Shane Michael Oncale's answer It is very uncommon for a judge to make a custody ruling directly from the bench following a trial and it is in fact not a good idea to do so. When something as important as the custody of a child is at stake emotions are very high and there have been numerous occasions when violence and even murder has followed an adverse ruling from the bench. For that reason most judges will delay entering a ruling even if they know when they leave the bench what the ruling will be. I would not count on...
Kristine Jones' answer A person is a minor until age 19 in Alabama. So it would not be an adult adoption. This sounds like it would be a familial adoption and as long as you and the minor have been living in the same house for 12 months, then you could file for adoption. You would need consent from both biological parents, or file to terminate the rights of whichever parent did not give consent. Adoption is largely a creature of statute. You are looking at 2-3+ court appearances to accomplish all this. I would...
Shane Michael Oncale's answer You can go back to court and seek an amendment of the current order anytime there is a material change in circumstances. The problem you are going to have is proving that something material has occurred that no longer makes it feasible for you to pay transportation costs. Short of a job loss or an extreme change in either her income or yours you are going to have a real hard time meeting this burden. If there are a number of things you want to change that are supported by a material change...
Shane Michael Oncale's answer Unfortunately many people come to court and lie. Fortunately, there are numerous features in the system that help to both expose a liar and to limit those things they can lie about. The most important feature is cross examination. If you are going into a contested proceeding you need a lawyer. It is that simple. A skilled lawyer will know how to question a liar and expose him and his story for what they are. Furthermore, there are the Alabama Rules of Evidence, particularly regarding...
Kristine Jones' answer Could be adoption or guardianship. You should seek out a family law attorney in your area who can discuss your specific situation and give you complete advice on which option is best for you and the child. Best of luck!
Kristine Jones' answer Anyone who files an action in court may ask for the award of attorney's fees and court costs. It will be up to the judge if she is awarded them at the conclusion of the case. Best of luck!
Mr. James Parrish Coleman's answer ALways a good question! The smart thing would be to start making payments. I suspect these payments etc are set up through DHR. If you will contact them -- with a fist full of money -- they will allow you to pay current support and the arrearage. Good luck.
Peter Munsing's answer Is it your policy adjuster who says that or their policy adjuster? What does the police report show? Where is damage to the cars? Wintesses? If you have collision file it with yours and ask them to go after the other persons.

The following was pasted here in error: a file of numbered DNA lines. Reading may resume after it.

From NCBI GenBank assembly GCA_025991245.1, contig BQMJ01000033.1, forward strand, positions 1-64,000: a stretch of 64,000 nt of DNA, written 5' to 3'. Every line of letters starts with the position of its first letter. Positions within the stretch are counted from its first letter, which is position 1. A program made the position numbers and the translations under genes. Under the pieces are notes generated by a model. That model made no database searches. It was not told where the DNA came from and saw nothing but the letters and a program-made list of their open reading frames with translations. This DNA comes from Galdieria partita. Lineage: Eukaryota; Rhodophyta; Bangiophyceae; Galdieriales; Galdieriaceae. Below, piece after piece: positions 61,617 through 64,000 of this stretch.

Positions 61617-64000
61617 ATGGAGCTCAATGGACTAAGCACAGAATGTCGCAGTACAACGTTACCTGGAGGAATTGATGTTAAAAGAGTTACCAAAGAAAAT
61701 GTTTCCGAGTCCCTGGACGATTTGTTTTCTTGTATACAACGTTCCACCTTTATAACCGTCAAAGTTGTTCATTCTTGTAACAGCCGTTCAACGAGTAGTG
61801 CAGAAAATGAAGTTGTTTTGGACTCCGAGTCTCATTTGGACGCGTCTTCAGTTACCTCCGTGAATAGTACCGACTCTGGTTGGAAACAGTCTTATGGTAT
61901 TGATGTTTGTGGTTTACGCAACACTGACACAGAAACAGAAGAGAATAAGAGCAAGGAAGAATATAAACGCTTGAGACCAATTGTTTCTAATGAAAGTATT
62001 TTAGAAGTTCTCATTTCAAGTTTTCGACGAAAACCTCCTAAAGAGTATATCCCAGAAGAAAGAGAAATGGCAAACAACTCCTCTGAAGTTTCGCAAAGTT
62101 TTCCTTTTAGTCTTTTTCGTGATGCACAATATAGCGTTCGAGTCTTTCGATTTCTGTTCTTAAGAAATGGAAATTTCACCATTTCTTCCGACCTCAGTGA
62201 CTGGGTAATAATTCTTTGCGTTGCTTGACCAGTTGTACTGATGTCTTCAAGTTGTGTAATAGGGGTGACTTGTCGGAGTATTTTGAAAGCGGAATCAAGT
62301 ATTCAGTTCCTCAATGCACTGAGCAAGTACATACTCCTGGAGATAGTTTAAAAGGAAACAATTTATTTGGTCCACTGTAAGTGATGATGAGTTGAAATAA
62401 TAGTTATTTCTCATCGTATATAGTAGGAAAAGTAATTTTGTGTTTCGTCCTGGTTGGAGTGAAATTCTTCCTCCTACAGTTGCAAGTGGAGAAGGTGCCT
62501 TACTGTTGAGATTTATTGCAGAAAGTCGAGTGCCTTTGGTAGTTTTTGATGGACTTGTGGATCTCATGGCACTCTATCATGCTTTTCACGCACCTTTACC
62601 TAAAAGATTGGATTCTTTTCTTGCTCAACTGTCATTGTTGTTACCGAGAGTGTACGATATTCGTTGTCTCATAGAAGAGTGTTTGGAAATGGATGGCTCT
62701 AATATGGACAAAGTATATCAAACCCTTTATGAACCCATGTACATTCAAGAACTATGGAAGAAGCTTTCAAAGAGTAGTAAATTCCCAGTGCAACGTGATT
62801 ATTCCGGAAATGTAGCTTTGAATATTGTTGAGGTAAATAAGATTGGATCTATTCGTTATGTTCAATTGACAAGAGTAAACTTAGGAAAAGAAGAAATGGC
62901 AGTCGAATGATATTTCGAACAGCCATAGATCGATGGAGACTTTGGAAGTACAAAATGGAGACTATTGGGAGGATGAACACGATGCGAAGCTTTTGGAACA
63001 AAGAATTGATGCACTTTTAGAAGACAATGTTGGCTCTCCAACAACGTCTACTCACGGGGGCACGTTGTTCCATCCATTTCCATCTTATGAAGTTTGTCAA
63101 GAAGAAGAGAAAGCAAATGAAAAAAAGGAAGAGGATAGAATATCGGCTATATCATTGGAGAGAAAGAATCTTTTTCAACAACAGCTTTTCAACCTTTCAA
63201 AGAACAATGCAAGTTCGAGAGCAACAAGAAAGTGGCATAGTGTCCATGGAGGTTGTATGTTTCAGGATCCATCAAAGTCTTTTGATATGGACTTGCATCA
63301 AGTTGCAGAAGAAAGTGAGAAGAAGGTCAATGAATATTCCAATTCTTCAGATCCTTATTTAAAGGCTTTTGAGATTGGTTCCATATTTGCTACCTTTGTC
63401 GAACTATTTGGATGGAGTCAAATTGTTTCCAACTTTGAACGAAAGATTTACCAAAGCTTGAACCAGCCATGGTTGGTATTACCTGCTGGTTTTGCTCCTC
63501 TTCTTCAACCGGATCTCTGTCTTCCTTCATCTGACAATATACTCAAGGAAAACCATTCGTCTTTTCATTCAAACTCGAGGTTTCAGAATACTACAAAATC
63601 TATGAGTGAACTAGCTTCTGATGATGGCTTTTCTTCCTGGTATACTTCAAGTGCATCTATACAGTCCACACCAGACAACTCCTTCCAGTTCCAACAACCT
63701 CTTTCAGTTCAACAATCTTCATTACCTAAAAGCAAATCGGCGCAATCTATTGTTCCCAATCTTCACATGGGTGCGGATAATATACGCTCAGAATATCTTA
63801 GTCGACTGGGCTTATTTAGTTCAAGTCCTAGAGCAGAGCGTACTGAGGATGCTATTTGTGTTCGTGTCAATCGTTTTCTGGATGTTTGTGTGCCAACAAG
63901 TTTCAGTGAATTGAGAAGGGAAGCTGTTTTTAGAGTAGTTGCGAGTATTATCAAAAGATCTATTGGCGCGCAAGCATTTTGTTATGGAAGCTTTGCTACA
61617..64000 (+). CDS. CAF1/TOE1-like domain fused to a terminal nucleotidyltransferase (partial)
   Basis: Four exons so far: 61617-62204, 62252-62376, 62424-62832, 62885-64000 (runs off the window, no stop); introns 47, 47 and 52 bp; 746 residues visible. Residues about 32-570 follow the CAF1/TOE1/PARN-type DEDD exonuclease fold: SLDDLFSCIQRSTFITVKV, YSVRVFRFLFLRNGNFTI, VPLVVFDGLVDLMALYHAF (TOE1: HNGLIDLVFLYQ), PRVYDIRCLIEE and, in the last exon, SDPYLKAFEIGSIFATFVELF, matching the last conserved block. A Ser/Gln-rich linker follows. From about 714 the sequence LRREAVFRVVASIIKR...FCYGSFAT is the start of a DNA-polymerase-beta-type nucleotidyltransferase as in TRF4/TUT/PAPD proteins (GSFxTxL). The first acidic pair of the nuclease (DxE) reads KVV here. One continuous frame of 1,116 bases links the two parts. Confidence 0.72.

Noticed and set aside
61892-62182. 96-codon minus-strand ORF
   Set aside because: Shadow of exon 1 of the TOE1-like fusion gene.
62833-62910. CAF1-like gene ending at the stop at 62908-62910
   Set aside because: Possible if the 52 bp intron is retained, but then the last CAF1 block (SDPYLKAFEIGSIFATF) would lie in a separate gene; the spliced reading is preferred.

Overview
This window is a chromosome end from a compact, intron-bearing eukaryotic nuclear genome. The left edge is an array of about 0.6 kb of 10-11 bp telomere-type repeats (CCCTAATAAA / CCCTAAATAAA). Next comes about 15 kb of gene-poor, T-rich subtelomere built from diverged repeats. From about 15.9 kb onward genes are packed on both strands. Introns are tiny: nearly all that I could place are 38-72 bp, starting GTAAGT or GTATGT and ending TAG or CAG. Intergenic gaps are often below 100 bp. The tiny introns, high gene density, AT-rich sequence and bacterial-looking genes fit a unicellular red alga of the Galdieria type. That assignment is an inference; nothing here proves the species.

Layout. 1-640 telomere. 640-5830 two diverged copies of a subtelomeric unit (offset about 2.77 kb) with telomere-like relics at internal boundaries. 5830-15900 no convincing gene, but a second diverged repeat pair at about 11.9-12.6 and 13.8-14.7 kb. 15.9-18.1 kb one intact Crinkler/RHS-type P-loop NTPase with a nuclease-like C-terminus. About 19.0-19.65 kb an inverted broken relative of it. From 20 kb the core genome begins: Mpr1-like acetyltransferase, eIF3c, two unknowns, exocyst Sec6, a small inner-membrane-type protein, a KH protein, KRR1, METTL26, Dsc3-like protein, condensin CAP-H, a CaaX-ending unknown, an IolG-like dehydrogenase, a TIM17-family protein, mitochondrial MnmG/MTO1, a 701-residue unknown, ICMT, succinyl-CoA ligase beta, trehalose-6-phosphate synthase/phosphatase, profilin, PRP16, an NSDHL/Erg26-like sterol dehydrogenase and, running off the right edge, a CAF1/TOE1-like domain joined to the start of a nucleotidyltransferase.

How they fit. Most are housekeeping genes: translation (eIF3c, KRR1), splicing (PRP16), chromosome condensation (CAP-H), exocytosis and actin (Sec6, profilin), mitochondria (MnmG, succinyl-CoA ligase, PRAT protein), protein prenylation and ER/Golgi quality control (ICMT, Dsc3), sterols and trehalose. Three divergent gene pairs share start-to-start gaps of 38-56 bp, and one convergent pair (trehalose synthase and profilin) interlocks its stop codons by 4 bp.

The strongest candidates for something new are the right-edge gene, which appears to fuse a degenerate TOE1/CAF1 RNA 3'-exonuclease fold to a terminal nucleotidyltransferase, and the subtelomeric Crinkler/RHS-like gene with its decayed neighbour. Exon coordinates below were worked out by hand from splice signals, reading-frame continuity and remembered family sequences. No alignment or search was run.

Mr. James Parrish Coleman's answer You need to take the contract to an attorney and have him review it. Finding "loopholes" is not as easy as your changing your mind about your career path. Get some legal help here.
Mr. James Parrish Coleman's answer Welcome to the world, baby girl/boy!! You are an adult now, and your father has no obligation to support you. If he wants -- you are completely on you own. You probably want to make grown up decisions, like leaving home, so here you are. He does not have to house or support you if he does not want to.
Kristine Jones' answer Hello, the answer to you question is no. If he stops paying, the child support payments will accrue each month and he will owe interest on those payments as well. Two possible options, go to court and modify the support; or have him still pay child support to you, but you refund his payments by check for each month she stays with him. Best of luck!
Justia Ask a Lawyer is a forum for consumers to get answers to basic legal questions. Any information sent through Justia Ask a Lawyer is not secure and is done so on a non-confidential basis only.
The use of this website to ask questions or receive answers does not create an attorney–client relationship between you and Justia, or between you and any attorney who receives your information or responds to your questions, nor is it intended to create such a relationship. Additionally, no responses on this forum constitute legal advice, which must be tailored to the specific circumstances of each case. You should not act upon information provided in Justia Ask a Lawyer without seeking professional counsel from an attorney admitted or authorized to practice in your jurisdiction. Justia assumes no responsibility to any person who relies on information contained on or received through this site and disclaims all liability in respect to such information.
Justia cannot guarantee that the information on this website (including any legal information provided by an attorney through this service) is accurate, complete, or up-to-date. While we intend to make every attempt to keep the information on this site current, the owners of and contributors to this site make no claims, promises or guarantees about the accuracy, completeness or adequacy of the information contained in or linked to from this site.